As historian Leigh Schmidt tells it in his bursting-at-the-seams biography Heaven's Bride, the story of Ida C. Craddock begins with the 1893 World's Fair in Chicago.
Now, there was a lot to do at the 1893 World's Fair. You could visit an ostrich farm, ride bridge-builder George Ferris's first Wheel, gape at Edison's nascent moving pictures.
But one thing caused a far bigger splash than anything else.
On Cairo Street, in the Egyptian Theater, onstage, to the accompaniment of tambourines, flutes, drums and castanets, one of a dozen or so women would sway her hips suggestively. As one observer noted, "while a turbaned Turk … strikes a throbbing, whirring monotone from a one-stringed instrument," the dancer "commences to sway her body in a dreamy way." In the shadow of the first Ferris Wheel, America was introduced to the belly dance.
Judging by the trumped-up media coverage that erupted out of the fair, Victorian-era America didn't much like the belly dance. The papers called it a "heathen show" ; "low and repulsive" ; "so demoralizing and so disgusting" ; the waste of "Oriental slums" ; a "horrible orgie."
But the scandal proved a "gold mine," to quote one midway promoter, so on it went.
If you're curious exactly what audiences saw, take a gander at this 1895 snippet of "Princess Ali," the star of the Midway Plaisance:
One powerful man took it on himself to shut down this "astonishing anatomical exercise." A hefty man, his name was Anthony Comstock and he was a US Postal Inspector and founder of the New York Society for the Suppression of Vice.*
Comstock worried that these "shameless women" and what he called their "Kootchy-Kootchy Dance" were perverting the whole country. One inspector working under him said "I would sooner lay my two boys in their graves than that they should look upon the sights I saw." Another, upon exiting the theater, said "I have been to the mouth of hell to-day."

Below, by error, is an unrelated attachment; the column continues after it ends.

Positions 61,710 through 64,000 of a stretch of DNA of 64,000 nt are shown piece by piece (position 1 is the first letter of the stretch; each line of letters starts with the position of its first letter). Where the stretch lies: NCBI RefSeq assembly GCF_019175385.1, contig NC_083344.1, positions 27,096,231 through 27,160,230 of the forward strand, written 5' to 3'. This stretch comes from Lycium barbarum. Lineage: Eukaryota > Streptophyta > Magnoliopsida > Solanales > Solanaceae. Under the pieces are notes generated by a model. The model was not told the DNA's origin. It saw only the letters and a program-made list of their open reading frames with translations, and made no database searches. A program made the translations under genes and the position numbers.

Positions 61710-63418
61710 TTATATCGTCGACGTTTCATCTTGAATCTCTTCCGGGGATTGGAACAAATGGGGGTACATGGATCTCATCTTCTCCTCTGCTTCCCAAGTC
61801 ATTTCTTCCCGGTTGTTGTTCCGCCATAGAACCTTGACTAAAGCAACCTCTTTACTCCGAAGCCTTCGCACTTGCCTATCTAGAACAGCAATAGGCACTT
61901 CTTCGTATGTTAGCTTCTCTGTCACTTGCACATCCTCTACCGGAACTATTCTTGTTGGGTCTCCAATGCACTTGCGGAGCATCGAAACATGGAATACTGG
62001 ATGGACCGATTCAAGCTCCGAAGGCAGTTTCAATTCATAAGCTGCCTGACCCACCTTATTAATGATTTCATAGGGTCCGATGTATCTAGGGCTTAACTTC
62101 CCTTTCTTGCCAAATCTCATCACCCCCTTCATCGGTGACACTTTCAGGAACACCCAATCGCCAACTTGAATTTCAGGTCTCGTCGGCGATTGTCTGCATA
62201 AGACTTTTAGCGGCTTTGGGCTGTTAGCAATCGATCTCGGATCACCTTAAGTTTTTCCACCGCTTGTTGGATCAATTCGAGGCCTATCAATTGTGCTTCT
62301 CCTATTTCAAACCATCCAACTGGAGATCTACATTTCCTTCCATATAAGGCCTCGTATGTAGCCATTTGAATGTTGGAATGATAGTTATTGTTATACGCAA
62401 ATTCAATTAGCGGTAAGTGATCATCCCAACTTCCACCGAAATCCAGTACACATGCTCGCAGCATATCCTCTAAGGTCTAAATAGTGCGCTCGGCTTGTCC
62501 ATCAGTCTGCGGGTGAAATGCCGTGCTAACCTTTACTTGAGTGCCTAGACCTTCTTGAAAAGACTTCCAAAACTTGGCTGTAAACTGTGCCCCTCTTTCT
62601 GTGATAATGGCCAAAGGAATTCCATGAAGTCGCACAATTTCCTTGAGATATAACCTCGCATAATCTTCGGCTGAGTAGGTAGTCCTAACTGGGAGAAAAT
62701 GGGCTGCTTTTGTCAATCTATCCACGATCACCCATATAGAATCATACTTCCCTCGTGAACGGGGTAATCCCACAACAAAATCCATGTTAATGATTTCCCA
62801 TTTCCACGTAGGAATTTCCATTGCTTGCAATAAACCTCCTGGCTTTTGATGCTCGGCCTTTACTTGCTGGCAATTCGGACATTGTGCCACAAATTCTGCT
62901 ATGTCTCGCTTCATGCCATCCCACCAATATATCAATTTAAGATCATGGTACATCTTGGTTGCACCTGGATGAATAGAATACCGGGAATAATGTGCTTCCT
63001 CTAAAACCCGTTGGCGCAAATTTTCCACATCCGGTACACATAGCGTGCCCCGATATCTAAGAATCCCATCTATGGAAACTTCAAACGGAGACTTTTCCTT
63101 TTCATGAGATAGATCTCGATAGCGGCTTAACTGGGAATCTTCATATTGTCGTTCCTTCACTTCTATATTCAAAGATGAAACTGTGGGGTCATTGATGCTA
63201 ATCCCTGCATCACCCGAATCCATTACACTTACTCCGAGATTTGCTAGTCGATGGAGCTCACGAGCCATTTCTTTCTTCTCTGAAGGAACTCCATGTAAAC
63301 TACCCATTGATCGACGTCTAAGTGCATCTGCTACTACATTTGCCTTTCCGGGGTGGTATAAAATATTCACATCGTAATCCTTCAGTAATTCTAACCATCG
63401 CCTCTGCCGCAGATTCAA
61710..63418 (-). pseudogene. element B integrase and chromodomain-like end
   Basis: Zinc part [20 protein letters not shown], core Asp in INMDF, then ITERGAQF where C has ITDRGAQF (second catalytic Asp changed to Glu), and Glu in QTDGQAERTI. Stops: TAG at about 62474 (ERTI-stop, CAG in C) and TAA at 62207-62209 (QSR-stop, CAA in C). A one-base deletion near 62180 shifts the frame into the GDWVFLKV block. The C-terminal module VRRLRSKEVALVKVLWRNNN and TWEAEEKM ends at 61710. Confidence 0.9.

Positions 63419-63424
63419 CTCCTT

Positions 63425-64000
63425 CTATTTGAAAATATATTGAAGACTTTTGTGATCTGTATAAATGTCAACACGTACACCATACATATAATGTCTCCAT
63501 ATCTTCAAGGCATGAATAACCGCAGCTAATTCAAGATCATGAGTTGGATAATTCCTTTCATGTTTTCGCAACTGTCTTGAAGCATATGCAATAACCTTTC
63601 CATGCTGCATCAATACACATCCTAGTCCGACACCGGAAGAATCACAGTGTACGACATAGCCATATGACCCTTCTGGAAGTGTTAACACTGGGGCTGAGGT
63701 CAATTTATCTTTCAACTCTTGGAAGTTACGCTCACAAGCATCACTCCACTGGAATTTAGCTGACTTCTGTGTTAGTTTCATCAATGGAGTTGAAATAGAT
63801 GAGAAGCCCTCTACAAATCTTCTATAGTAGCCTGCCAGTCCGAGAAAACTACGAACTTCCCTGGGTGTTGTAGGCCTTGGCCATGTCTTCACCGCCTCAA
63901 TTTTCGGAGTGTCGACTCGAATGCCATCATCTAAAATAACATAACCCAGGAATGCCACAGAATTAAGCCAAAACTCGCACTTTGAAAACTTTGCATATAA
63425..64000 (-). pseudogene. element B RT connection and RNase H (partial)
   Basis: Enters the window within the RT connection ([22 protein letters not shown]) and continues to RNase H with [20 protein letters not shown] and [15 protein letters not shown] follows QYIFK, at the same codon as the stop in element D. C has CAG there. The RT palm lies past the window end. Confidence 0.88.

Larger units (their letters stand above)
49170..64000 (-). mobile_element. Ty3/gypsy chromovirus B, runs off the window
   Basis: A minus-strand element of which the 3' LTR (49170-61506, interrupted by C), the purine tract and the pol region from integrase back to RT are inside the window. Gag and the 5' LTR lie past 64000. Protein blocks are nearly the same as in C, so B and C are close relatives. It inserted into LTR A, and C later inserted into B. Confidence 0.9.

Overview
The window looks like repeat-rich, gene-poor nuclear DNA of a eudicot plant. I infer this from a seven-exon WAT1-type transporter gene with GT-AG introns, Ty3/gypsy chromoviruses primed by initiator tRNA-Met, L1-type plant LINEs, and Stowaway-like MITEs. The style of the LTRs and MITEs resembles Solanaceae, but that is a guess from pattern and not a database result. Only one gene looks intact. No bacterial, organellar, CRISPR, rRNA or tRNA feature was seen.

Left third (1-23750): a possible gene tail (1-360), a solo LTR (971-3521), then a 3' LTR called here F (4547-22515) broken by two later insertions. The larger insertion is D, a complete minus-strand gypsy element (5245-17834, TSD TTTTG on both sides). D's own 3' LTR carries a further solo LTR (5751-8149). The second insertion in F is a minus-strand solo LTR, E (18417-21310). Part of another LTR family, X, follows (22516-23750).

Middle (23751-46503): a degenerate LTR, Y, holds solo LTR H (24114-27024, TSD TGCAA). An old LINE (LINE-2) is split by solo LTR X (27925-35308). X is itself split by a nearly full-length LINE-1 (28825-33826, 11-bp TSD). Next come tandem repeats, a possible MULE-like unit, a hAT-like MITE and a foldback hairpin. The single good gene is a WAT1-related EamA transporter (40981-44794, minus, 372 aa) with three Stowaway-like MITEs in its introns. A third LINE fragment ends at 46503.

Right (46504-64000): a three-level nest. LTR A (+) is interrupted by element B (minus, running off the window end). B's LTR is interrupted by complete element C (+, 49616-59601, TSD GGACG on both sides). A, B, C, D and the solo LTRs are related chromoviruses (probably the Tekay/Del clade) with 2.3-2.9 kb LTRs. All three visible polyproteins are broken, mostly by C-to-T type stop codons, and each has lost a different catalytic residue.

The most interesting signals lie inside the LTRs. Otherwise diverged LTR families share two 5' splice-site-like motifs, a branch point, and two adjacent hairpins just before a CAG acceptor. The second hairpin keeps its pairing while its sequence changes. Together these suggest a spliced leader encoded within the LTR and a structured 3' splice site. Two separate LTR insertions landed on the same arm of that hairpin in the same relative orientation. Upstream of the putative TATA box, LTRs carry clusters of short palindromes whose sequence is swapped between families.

(At one point, the husky Comstock was so furious about this dance that he wanted to demonstrate to a reporter exactly what was wrong with it. He rose from his office chair, arched his arms and jiggled his own imposing midsection. "Of course I can't do it exactly as they did," he lamely explained, "I am not as little as they are.")
One of the only people who had the nerve to stand up to the moral crusader Comstock was an unmarried, thirty-six-year-old stenographer with sparkly blue eyes. Enter Ida C. Craddock.
Craddock was raised in Philadelphia by her single mother, a devout Evangelical Christian. Even as a high-schooler she was a freethinker and an activist, making it her cause "to force open the University of Pennsylvania for the admission of women." It worked … for a little while. After passing the grueling entrance exams, she was the first woman accepted into the undergraduate liberal arts program at Penn. But a month into her first-year-fall, administrators panicked and kicked her out. She became an autodidact, and joined some high-octane reading groups and salons. One thing she taught herself was Pitman short-hand, and she made a living writing steno textbooks.
Now, along comes the belly dance brouhaha. Not only does Craddock argue that the dance shouldn't be censored, but in the altogether opposite extreme, she argues that it should be "performed far and wide throughout our country."
To Craddock, the belly dance was not scandalous and disgusting. Rather, it was edifying, a much-needed mix of sexuality and spirituality. (Craddock saw sex in general as a way to inculcate "communion with Deity as the third partner in marital union." A hallowed menage à trois, if you will.) And for those who didn't buy that argument, at the very least the dance was a "pre-nuptial educator of our young people." As she saw it, the belly dance was good for body, mind and soul.
Needless to say, Craddock's position was entirely counter to the Evangelical mood of the time. (Clergymen regularly made denunciations like "dancing is a heathen institution" that holds a prominent place only in "Sodoms and Gomorrahs.") One prominent Episcopal priest reacted to her argument: "Indeed, the plea affords a powerful and all-sufficient reason for [belly dancing's] banishment not only from the World's Fair, but from the face of God's earth."